Prediction of the area affected by earthquake-induced landsliding
based on seismological parameters
Odin Marc1, Patrick Meunier2, and Niels Hovius1,31Helmholtz Centre Potsdam, German Research Center for Geosciences (GFZ), Telegrafenberg, 14473 Potsdam, Germany 2Ecole Normale Superieure de Paris, Laboratoire de Geologie, 75231 Paris CEDEX 5, France 3Institute of Earth and Environmental Science, University of Potsdam, Potsdam, Germany
Received: 11 Feb 2017 – Accepted for review: 14 Feb 2017 – Discussion started: 15 Feb 2017
Abstract. We present an analytical, seismologically consistent expression for the surface area of the region within which landslides induced by a given earthquake are distributed. The expression is based on scaling laws relating seismic moment, source depth and focal mechanism with ground shaking and fault rupture length and assumes a globally constant critical acceleration for onset of systematic mass wasting. The seismological assumptions are identical to those recently used to propose a seismologically consistent expression for total landslide volume and area. To test the accuracy of the model we gathered geophysical information and estimates of the landslide distribution area for 83 earthquakes. To reduce uncertainties and inconsistencies in the estimation of the landslide distribution area, we propose an objective definition based on the shortest distance from the seimsic wave emission line containing 95 % of the total landslide area. Without any empirical calibration the model explains 56 % of the variance in our dataset, and predicts 35 to 49 out of 83 cases within a factor two, depending on how we account for uncertainties on the seismic source depth. For most cases with comprehensive landslide inventories we show that our prediction compares well with the smallest region around the fault containing 95 % of the total landslide area. Aspects ignored by the model that could explain the residuals include, local variations of the critical acceleration and processes modulating the surface ground shaking, such as the distribution of seismic energy release on the fault plane, the dynamic stress drop or the rupture directivity. Nevertheless, its simplicity and first order accuracy suggest that the model can yield plausible and useful estimates of the landslide distribution area in near-real time, with earthquake parameters issued by standard detection routines.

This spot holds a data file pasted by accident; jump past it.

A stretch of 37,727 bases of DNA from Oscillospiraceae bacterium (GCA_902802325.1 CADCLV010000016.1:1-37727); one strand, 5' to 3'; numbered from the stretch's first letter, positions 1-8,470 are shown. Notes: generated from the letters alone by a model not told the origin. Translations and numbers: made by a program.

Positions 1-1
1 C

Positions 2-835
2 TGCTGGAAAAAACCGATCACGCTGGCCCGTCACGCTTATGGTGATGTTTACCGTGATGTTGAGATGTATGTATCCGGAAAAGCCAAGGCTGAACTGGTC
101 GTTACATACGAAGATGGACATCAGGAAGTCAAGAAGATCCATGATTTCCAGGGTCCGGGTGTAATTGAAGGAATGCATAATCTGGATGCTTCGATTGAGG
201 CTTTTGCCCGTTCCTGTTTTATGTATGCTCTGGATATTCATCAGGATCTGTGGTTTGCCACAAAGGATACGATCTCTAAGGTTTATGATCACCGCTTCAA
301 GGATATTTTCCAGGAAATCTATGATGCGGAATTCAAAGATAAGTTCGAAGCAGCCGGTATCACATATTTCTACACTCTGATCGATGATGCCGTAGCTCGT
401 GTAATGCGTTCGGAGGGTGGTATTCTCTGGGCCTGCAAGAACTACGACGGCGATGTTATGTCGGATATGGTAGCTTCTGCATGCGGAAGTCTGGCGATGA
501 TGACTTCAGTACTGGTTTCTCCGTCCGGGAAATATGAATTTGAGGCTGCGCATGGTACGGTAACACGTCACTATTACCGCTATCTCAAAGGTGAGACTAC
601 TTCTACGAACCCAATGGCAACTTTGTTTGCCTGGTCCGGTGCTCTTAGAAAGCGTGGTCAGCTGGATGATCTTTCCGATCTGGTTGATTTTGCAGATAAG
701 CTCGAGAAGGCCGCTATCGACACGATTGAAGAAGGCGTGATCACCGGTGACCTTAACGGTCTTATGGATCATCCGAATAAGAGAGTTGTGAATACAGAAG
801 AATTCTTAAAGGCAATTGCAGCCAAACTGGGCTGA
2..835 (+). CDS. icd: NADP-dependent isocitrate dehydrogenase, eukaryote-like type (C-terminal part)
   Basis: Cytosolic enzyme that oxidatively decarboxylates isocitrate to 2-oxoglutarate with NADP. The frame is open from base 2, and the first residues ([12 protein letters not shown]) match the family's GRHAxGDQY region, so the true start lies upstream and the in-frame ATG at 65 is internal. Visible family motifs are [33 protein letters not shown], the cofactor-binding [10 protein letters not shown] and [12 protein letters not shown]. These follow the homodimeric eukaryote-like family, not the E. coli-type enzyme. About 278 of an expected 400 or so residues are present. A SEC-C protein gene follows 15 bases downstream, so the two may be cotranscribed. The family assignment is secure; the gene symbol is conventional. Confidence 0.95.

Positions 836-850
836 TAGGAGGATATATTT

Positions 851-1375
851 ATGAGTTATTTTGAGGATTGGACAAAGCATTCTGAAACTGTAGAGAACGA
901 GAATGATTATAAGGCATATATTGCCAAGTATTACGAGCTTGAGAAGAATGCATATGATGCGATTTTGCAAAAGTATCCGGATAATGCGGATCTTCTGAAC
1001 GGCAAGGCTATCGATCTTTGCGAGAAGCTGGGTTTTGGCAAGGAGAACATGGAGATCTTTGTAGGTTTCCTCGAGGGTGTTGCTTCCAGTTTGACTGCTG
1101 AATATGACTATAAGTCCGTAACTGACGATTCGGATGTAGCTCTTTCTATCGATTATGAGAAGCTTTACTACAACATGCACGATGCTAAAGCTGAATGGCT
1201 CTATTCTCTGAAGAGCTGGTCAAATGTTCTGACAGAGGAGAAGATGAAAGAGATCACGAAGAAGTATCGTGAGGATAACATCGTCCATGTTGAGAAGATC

Marc, O., Meunier, P., and Hovius, N.: Prediction of the area affected by earthquake-induced landsliding
based on seismological parameters, Nat. Hazards Earth Syst. Sci. Discuss., doi:10.5194/nhess-2017-71, in review, 2017.